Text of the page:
• Double Bluffs or Triple Bluffs
    • Ejections
    • Discharges
    • Charms
    • Ignitions
    • Self Color Bluffs
    • 5 Pulls
    • Trash Pulls
    • Trash Pushes
    • Black 4 Bluffs (with black)
    • Finesses and Bluffs that were initiated with a rank clue when a Free Choice was available between rank and color
  • Any clue that looks like one of these conventions is to be interpreted as a Positional Clue instead:

3) Are Positional Clues a Save Clue or a Play Clue?#

  • A Positional Clue can be either a Save Clue or a Play Clue:
    • If the slot corresponds to the chop of a player, then they have to respect that it could be a Save Clue. In other words, it could be a 2 Save on a null 2, a 5 Save on a null 5, or a save on a critical null 3 or null 4 (if the other copy is in the trash).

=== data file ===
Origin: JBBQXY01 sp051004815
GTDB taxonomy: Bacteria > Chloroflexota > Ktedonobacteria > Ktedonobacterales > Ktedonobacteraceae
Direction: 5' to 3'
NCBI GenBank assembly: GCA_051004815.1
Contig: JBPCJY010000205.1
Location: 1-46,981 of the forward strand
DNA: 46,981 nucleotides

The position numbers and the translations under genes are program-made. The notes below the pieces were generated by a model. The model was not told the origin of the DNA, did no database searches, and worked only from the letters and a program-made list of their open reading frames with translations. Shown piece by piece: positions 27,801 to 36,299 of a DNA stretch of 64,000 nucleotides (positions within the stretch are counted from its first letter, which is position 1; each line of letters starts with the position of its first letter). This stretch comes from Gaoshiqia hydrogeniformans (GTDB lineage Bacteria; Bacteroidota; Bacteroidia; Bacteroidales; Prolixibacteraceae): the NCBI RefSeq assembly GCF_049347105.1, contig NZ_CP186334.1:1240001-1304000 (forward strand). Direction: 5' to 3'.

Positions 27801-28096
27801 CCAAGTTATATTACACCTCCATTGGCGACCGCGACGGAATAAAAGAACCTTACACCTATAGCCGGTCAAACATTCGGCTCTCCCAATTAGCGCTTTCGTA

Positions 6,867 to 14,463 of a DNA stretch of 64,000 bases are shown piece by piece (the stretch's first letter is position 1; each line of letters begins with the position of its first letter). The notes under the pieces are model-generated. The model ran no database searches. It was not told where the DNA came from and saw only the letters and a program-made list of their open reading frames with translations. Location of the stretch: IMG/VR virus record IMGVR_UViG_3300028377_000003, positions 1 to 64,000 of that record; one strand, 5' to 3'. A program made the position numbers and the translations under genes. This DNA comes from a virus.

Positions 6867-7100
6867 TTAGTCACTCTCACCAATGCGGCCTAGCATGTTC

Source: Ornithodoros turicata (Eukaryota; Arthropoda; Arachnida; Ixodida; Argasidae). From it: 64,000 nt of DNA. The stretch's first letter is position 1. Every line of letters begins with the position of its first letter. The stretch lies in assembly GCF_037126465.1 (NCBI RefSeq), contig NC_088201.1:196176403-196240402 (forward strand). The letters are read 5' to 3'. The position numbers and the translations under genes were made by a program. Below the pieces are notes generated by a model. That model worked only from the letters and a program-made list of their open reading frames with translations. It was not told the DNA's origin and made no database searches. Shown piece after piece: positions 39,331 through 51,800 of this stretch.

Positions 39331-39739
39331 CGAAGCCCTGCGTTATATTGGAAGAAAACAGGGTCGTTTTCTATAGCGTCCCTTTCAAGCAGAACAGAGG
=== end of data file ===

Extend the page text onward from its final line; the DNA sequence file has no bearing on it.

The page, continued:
• If the slot corresponds to a slot that is not on the chop, then it is a Play Clue.
    • However, Loaded Play Clues always apply to Positional Clues, even in the Early Game. (This means that you cannot ever give a Positional Save Clue to a player that has one or more known-playable cards.)

4) What about if all the Null cards are already played?#

  • Positional Clues are "turned off" once all of the null cards have been played. Once that happens, Double Finesses, Ejections, and so forth are turned back on.

5) Do I discard cards touched as a Positional Clue?#

  • Good Touch Principle applies to cards touched with a Positional Clue in the same way that normal clues are.
  • Thus, if a trash card is used as part of a Positional Clue, then a Fix Clue must be given to the trash card later on.

6) How about an example?#

  • For example, in a 3-player null game: